|Developer(s)||Community project sponsored and supported by Enthought|
|Stable release||0.13.3 / 4 February 2014|
|Written in||Python, Fortran, C|
|Operating system||Cross-platform (list)|
SciPy (pronounced “Sigh Pie”) is a computing environment and open source ecosystem of software for the Python programming language used by scientists, analysts and engineers doing scientific computing and technical computing. SciPy also refers to a specific open source library / Python package of algorithms and mathematical tools that form a core element of the SciPy environment for technical computing. The SciPy environment includes the NumPy and SciPy libraries, along with an expanding set of additional scientific computing libraries like IPython, Matplotlib, pandas and SymPy. It has similar users to other applications such as MATLAB, GNU Octave, and Scilab.
The name SciPy is also used by a family of conferences for users and developers of these tools: SciPy (in the United States), EuroSciPy (in Europe) and SciPy.in (in India).
SciPy contains modules for optimization, linear algebra, integration, interpolation, special functions, FFT, signal and image processing, ODE solvers and other tasks common in science and engineering.
SciPy is currently distributed under the BSD license, and its development is sponsored by an open community of developers.
SciPy Scientific Computing Environment
The SciPy environment includes many dedicated software tools. For example,
- Plotting. The currently recommended 2-D plotting package is Matplotlib, however, there are many other plotting packages such as HippoDraw, Chaco, and Biggles. Other popular graphics tools include Python Imaging Library and MayaVi (for 3D visualization).
- Optimization. While SciPy has its own optimization package, OpenOpt has access to more optimization solvers and can involve Automatic differentiation.
- Advanced data analysis. Via RPy, SciPy can interface to the R statistical package for advanced data analysis.
- Database. SciPy can interface with PyTables, a hierarchical database package designed to efficiently manage large amounts of data using HDF5.
- Interactive shell. IPython is an interactive environment that offers debugging and coding features similar to that which MATLAB offers.
- Symbolic mathematics. There are several Python libraries—such as PyDSTool Symbolic and SymPy—that offer symbolic mathematics.
- Specialized extensions. The "scikits" provide special-purpose add-ons to SciPy. Of these, scikit-image, scikit-learn and statsmodels are mature packages.
The SciPy Library/Package
SciPy is also a package of key algorithms and functions core to Python's scientific computing capabilities. Available sub-packages include:
- constants: physical constants and conversion factors (since version 0.7.0)
- cluster: hierarchical clustering, vector quantization, K-means
- fftpack: Discrete Fourier Transform algorithms
- integrate: numerical integration routines
- interpolate: interpolation tools
- io: data input and output
- lib: Python wrappers to external libraries
- linalg: linear algebra routines
- misc: miscellaneous utilities (e.g. image reading/writing)
- ndimage: various functions for multi-dimensional image processing
- optimize: optimization algorithms including linear programming
- signal: signal processing tools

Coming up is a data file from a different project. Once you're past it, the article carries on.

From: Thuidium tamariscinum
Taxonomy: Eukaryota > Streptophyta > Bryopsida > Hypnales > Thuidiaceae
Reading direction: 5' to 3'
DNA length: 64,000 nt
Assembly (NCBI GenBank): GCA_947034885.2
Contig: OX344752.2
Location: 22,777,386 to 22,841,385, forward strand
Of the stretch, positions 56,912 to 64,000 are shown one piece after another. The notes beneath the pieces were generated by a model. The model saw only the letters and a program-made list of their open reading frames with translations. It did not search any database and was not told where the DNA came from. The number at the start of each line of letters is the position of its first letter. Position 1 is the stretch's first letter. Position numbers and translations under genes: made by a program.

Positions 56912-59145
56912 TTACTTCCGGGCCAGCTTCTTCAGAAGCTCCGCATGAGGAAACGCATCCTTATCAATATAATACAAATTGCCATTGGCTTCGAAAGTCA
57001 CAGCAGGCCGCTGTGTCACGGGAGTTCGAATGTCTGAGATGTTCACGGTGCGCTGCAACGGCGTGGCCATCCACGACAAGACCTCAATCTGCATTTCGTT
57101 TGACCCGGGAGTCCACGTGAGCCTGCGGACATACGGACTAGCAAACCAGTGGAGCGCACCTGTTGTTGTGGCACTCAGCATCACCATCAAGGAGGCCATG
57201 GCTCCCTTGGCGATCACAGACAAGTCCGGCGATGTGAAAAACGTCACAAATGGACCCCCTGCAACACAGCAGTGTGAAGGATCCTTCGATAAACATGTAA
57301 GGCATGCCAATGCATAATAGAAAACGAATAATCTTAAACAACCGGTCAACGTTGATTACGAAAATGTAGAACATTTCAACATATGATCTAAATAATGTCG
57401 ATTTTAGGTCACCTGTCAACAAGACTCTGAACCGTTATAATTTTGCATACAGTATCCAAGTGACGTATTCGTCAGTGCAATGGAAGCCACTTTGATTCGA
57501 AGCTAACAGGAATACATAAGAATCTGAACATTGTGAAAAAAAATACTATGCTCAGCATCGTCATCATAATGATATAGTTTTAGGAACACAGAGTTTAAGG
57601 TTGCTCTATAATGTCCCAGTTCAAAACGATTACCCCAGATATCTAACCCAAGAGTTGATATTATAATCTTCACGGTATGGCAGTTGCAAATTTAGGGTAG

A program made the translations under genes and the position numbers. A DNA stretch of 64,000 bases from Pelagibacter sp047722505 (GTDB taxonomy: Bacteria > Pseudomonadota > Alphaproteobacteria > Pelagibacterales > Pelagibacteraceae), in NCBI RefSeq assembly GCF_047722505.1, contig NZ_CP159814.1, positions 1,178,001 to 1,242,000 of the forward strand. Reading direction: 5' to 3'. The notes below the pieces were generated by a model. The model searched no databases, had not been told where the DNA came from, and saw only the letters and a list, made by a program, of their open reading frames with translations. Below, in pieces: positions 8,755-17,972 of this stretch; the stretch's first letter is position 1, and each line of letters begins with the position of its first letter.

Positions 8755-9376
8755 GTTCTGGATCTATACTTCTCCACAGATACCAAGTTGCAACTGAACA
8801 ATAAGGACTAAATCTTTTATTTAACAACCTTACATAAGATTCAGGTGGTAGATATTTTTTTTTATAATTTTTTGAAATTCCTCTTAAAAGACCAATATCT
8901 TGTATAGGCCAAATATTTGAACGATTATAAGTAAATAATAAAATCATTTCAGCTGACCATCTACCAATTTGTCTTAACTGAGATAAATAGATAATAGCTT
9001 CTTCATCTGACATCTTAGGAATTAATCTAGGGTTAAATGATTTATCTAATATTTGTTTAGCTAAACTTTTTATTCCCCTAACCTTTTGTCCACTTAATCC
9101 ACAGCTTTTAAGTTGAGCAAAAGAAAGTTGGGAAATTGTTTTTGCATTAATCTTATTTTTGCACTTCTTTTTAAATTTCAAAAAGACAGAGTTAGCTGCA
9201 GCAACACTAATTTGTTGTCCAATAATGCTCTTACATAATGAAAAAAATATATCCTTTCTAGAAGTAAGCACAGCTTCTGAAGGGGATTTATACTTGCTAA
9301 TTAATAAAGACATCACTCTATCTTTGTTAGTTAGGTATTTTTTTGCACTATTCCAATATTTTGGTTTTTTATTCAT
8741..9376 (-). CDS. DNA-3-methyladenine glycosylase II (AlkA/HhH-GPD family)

- sparse: sparse matrix and related algorithms
- spatial: KD-trees, nearest neighbors, distance functions
- special: special functions
- stats: statistical functions
- weave: tool for writing C/C++ code as Python multiline strings
The basic data structure in SciPy is a multidimensional array provided by the NumPy module. NumPy provides some functions for linear algebra, Fourier transforms and random number generation, but not with the generality of the equivalent functions in SciPy. NumPy can also be used as an efficient multi-dimensional container of data with arbitrary data-types. This allows NumPy to seamlessly and speedily integrate with a wide variety of databases.Older versions of SciPy used Numeric as an array type, which is now deprecated in favor of the newer NumPy array code.
History of SciPy
In the 1990s, Python was extended to include an array type for numerical computing which eventually evolved into the current NumPy package. As of 2000, there was a growing number of extension modules and increasing interest in creating a complete environment for scientific and technical computing. In 2001, Travis Oliphant, Eric Jones, and Pearu Peterson merged code they'd written, and called the resulting package SciPy. The newly created package provided a standard collection of common numerical operations on top of the Numeric array data structure. Shortly thereafter, Fernando Pérez released IPython, an enhanced interactive shell widely used in the technical computing community, and John Hunter released the first version of Matplotlib, the 2D plotting library for technical computing. Since then the SciPy environment has continued to grow with more packages and tools for technical computing.
- List of numerical analysis software
- Comparison of numerical analysis software
- Sage (mathematics software)
- SciPy Team. "How can SciPy be fast if it is written in an interpreted language like Python?". Retrieved 2013-12-23.
- "Scientific Computing Tools for Python". SciPy.org.
- "SciPy Conferences".
- Bressert, Eli (2012). SciPy and NumPy: an overview for developers. O'Reilly. p. 43.
- "SciPy: Scientific Library for Python". SourceForge.
- "NumPy Homepage".
- "History of SciPy".
- "Guide to NumPy".
- "Python for Scientists and Engineers".